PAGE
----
Agreement For The Prevention Of Incidents On And Over The High Seas

Agreement For The Prevention Of Incidents On And Over The High Seas

The 1982 United Nations Convention on the Law of the Sea provides that `the coastal State of the exclusive economic zone shall have sovereign rights for the purposes of the research and exploitation, conservation and management of the natural resources, whether living or not, of the waters above the seabed and the seabed and their subsoil` (Article 56). Geopolitical tensions between the United States and Russia have fluctuated sharply since 1972, but even at the height of the Cold War, these agreements lowered the temperature. They must continue to do so, and the United States should use all diplomatic levers to ensure that it continues to serve the common interests of both states. Russia cannot be effectively embarrassed or intimidated publicly, but it has a long history of tactical caution. The U.S. should prioritize incSEA and DMA talks with Russia by requesting a bilateral investigation into un professional or uncertain interactions. Just as Russian reconnaissance aircraft continue to fly without illegal interference in the U.S. Air Identification Zone (ADIZ) around North America, the U.S. should insist that Russia abides by the same rules for U.S.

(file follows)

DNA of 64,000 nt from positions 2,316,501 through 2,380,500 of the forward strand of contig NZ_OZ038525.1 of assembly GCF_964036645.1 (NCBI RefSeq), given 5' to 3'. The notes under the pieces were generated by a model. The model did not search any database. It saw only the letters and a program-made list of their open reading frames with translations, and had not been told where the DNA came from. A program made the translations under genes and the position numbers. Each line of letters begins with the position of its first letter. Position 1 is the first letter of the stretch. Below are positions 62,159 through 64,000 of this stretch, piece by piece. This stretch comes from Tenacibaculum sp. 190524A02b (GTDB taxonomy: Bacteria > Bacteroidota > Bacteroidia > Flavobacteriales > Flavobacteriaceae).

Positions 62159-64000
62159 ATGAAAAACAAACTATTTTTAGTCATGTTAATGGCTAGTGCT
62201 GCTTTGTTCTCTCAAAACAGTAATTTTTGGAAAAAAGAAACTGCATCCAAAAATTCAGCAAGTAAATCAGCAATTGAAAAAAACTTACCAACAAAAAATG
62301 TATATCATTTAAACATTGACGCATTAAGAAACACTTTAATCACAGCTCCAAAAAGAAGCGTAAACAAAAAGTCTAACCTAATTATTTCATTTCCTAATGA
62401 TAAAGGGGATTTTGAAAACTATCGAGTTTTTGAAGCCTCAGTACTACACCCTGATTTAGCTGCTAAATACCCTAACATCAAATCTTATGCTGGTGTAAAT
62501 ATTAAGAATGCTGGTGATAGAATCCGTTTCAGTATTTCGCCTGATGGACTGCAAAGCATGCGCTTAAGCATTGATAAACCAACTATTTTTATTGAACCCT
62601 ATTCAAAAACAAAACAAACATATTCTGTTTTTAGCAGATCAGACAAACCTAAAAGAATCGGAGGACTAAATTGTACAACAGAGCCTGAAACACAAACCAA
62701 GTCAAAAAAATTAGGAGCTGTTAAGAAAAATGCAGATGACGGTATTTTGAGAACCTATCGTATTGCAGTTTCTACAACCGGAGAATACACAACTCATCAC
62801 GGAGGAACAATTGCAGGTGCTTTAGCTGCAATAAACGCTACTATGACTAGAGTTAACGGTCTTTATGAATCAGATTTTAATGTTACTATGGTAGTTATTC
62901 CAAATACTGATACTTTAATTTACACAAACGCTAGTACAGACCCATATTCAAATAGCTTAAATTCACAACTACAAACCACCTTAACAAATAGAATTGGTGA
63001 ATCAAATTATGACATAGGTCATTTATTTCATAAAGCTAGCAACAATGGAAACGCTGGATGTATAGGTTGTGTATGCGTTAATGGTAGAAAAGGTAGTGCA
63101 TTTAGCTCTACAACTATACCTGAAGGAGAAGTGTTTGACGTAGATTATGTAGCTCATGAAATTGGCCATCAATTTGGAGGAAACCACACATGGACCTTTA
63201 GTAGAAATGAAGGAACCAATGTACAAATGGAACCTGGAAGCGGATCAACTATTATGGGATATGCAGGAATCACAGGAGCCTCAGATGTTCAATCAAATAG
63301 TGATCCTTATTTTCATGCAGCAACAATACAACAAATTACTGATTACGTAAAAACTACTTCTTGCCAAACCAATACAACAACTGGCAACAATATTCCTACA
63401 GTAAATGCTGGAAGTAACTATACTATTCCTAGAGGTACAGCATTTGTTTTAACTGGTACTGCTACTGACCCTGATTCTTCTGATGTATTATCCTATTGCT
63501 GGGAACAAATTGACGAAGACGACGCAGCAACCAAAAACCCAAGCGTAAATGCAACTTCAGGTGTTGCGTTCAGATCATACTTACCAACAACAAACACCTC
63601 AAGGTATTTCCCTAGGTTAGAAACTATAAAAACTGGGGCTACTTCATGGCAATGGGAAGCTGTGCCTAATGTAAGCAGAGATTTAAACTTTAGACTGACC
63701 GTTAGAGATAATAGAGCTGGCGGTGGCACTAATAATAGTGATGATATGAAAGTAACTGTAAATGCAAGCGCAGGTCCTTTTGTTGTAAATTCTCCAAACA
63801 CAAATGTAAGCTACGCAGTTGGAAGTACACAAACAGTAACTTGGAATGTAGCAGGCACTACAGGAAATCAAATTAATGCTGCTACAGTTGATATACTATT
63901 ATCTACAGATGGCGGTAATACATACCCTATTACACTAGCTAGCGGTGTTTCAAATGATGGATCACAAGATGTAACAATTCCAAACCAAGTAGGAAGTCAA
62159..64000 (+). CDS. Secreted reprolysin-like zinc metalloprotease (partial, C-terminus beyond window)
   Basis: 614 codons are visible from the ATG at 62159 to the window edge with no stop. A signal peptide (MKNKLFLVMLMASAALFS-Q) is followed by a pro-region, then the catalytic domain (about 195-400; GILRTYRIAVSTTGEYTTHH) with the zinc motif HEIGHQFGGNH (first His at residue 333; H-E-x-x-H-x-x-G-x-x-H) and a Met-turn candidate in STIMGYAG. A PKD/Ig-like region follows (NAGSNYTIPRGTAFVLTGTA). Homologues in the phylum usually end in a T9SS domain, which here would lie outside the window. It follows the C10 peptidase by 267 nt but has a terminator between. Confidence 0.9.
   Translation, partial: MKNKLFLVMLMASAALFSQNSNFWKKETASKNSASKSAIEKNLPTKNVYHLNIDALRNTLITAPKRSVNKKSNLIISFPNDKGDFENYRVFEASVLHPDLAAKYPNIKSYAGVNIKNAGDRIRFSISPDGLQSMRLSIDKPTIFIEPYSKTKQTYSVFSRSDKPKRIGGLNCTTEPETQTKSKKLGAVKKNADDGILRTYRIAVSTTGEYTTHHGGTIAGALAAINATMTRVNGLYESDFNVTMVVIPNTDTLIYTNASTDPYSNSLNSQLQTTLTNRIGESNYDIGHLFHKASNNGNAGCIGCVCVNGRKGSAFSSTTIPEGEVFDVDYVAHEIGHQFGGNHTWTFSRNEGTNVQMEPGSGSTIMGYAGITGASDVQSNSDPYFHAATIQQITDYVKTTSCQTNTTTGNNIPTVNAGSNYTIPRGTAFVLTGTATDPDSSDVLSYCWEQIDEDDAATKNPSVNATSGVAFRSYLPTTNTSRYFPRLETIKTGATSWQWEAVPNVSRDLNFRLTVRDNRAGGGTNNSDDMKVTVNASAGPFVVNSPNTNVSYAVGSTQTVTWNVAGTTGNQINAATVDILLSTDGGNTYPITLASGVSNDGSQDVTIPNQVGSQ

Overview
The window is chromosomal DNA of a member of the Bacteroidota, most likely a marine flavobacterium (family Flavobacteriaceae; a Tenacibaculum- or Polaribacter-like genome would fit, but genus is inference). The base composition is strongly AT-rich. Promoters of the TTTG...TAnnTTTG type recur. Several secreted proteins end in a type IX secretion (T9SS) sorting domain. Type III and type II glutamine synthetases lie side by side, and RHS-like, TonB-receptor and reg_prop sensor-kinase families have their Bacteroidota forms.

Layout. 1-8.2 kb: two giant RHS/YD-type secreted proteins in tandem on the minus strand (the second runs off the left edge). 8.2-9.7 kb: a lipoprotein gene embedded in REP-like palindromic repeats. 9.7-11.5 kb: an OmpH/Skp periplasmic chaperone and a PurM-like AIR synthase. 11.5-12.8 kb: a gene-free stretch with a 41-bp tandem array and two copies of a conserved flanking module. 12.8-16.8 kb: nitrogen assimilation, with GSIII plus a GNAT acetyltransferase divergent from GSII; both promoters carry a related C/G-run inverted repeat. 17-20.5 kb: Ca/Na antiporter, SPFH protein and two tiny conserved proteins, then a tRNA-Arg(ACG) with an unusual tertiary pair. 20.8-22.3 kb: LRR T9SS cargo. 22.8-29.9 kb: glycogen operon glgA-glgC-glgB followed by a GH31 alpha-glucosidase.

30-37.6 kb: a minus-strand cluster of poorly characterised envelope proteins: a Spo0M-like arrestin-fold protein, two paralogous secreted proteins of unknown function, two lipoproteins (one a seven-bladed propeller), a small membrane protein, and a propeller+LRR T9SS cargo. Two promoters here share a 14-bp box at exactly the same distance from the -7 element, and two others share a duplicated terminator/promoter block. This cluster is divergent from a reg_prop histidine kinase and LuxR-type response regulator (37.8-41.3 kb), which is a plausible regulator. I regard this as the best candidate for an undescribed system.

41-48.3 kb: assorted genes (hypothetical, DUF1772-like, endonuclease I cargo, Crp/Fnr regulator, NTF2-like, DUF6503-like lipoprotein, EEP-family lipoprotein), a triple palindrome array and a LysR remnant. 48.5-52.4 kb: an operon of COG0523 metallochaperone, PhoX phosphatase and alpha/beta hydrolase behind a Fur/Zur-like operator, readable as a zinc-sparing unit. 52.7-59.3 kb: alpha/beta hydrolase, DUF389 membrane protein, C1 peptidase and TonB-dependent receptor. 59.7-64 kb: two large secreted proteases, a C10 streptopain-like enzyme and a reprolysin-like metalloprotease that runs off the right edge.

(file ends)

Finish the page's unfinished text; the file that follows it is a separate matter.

and NATO aircraft in the Baltic and Black Seas. In the absence of jointly developed standards of conduct, uncertainty will creep into the operating room, which could have catastrophic unintended consequences ranging from an accidental collision to a rapid escalation of the conflict. collection of information. For example, the Chinese government has banned the collection of information within its EEZ because this information could be used in an armed conflict. Therefore, this type of activity would directly harm the national security of the country. The Parties shall exchange appropriate information on collisions, incidents causing damage or any other incident at sea between the Parties` ships and aircraft. The United States Navy provides this information through the Soviet Naval Attaché in Washington, and the Soviet Navy provides this information through the United States Naval Attaché in Moscow. The incident involving Donald Cook, as well as a series of other incidents that have been imagined in the last two years since the beginning of the Ukrainian crisis, are further proof that foreign reactions to fairly routine events are often unnecessarily alarmist. Unfortunately, the Baltic Sea region is beginning to enter the center of the conflict of interest between Russia and NATO members, including the United States. Washington will not abandon demonstrative accusations aimed at showing its support for its allies, especially those who, traditionally, tend to see Russia only as a threat.


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